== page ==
How diabetes damages the body
Glucose is a type of sugar that all cells of the body use as fuel. It moves through the blood to different parts of the body at normal levels (5.0-7.7mmol/dl). But if glucose levels are persistently elevated in the bloodstream, it becomes a slow-acting poison killing the body.
When a person has diabetes mellitus, his or her blood glucose levels are high. This condition is called hyperglycemia. The substance or hormone that enables the body’s cells to utilize glucose efficiently is insulin. It is produced by the beta cells of the pancreas.
However in individuals with prediabetes and type 2 diabetes mellitus, the pancreas overcompensates and releases excess amounts of insulin, a condition known as hyperinsulinemia. Over time, the beta cells are permanently damaged. By the time diabetes mellitus is diagnosed, about 50 percent of beta cells are no longer able to function.
Not only are people with diabetes at increased risk of developing atherosclerosis (hardening of blood vessels), but the process also tends to be accelerated, more severe and more widespread in these individuals. Diabetes also contributes to high blood pressure and is linked with high cholesterol.
The persistent hyperglycemia and atherosclerosis cause a multitude of complications associated with diabetes mellitus. These include kidney disease or kidney failure, requiring dialysis; stroke; heart attack; eye damage or blindness; immune system suppression, with increased risk for infections; erectile dysfunction; nerve damage (neuropathy) causing tingling, pain or decreased sensation in the feet, legs and hands; poor circulation to the lower extremities, with poor wound healing and increased risk for amputation.
New-generation medications with novel mechanisms of action have been developed for the management of type 2 diabetes mellitus. One of these novel treatments is liraglutide. Liraglutide mimics the action of an intestinal hormone called GLP-1 that helps the pancreas release the right amount of insulin to move glucose from the blood into the cells. It stimulates the beta cells in the pancreas to release insulin when blood sugar is too high after meals. GLP-1 also helps lower the amount of glucose produced by the liver.
Liraglutide is a once-daily injectable medication for adults with type 2 diabetes mellitus. Liraglutide is prescribed as monotherapy in conjunction with a healthy diet and regular physical activity. It can also be combined with one or more common oral antidiabetes medications such as metformin, sulfonylureas (e.g., glipizide, glimepiride) or thiazolidinediones (e.g., pioglitazone).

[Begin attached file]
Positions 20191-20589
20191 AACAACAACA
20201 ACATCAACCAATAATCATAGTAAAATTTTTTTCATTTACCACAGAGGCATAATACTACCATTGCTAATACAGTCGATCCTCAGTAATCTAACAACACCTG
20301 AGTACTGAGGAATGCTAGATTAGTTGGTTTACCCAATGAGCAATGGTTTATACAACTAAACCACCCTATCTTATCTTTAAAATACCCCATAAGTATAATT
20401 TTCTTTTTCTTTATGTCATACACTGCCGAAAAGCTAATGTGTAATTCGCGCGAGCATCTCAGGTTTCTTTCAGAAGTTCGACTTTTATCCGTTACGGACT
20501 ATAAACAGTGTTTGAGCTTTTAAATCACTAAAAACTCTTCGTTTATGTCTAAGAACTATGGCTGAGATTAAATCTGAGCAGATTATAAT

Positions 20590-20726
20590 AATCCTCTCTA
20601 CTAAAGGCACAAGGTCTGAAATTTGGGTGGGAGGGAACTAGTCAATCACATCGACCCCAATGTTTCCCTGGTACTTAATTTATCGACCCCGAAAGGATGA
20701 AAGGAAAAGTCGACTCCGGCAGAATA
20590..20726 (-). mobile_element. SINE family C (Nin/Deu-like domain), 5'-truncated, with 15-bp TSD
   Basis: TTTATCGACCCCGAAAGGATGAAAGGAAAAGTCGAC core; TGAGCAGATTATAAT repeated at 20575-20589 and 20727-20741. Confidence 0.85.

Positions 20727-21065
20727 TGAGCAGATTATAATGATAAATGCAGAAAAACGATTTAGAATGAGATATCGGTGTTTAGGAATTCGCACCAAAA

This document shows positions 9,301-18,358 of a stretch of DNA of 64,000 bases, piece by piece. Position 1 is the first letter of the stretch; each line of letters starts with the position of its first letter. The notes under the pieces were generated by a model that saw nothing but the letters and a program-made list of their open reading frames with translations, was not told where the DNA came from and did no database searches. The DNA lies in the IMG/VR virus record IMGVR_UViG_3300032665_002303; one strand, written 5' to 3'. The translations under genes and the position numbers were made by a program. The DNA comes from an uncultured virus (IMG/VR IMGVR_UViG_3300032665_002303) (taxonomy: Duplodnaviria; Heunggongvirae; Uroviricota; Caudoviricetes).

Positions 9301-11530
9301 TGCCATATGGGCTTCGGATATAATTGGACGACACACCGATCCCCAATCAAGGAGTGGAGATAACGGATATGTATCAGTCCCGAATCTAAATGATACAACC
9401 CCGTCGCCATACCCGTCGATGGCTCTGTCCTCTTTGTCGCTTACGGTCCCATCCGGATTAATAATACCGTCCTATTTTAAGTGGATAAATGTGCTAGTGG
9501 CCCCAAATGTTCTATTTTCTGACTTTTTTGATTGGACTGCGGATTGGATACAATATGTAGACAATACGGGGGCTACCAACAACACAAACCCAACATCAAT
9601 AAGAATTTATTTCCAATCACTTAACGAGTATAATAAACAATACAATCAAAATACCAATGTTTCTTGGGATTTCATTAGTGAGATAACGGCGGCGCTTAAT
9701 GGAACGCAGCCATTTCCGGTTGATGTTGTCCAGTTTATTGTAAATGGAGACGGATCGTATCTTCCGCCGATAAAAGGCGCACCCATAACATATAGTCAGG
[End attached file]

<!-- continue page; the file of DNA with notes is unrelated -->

Liraglutide offers several advantages. Aside from its convenient once-a-day dosing, liraglutide provides substantial reduction in HbA1c, a key measure of blood glucose control; has a lower risk of hypoglycemia, abnormally low blood glucose associated with other types of antidiabetes medications, particularly sulfonylureas); results in weight loss, a desirable effect for overweight and obese patients; and requires no dose adjustment for patients with kidney impairment.
By working closely with your doctor, leading a healthy lifestyle and taking the right medications, you can achieve optimal blood glucose control and prevent diabetes-related complications.
CONTEST: What intestinal hormone crucial in blood glucose control does Liraglutide mimic? E-mail your answer to [email protected] and get the chance to win a prize! Congratulations to Ryan Aradillos! Your correct answer to the question in the June 29, 2013 column was chosen as this week’s winner in the Diabetes Trivia Contest. You will receive an e-mail on how to claim your prize.
Dr. Richard Elwyn V. Fernando is a diabetes specialist. The “Changing Diabetes” column commemorates the 92nd anniversary of insulin’s discovery. It aims to increase awareness on diabetes prevention, diagnosis and management. Novo Nordisk supports “Changing Diabetes.” Headquartered in Denmark, Novo Nordisk is a global healthcare company with 90 years of innovation and leadership in diabetes care. For questions or comments, e-mail [email protected] or follow us at www.facebook.com/ChangingDiabetesPH.
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